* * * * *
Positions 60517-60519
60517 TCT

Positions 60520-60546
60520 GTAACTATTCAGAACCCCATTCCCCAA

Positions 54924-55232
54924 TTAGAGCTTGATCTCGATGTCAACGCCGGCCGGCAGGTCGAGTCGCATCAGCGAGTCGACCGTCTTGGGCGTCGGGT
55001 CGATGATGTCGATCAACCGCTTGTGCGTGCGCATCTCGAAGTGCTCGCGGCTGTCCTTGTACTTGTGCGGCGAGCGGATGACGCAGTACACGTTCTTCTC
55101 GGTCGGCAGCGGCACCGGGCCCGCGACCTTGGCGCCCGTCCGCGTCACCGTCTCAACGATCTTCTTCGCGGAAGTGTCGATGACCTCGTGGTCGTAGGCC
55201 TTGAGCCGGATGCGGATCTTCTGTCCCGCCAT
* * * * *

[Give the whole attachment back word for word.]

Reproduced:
Positions 60517-60519
60517 TCT

Positions 60520-60546
60520 GTAACTATTCAGAACCCCATTCCCCAA

Positions 54924-55232
54924 TTAGAGCTTGATCTCGATGTCAACGCCGGCCGGCAGGTCGAGTCGCATCAGCGAGTCGACCGTCTTGGGCGTCGGGT
55001 CGATGATGTCGATCAACCGCTTGTGCGTGCGCATCTCGAAGTGCTCGCGGCTGTCCTTGTACTTGTGCGGCGAGCGGATGACGCAGTACACGTTCTTCTC
55101 GGTCGGCAGCGGCACCGGGCCCGCGACCTTGGCGCCCGTCCGCGTCACCGTCTCAACGATCTTCTTCGCGGAAGTGTCGATGACCTCGTGGTCGTAGGCC
55201 TTGAGCCGGATGCGGATCTTCTGTCCCGCCAT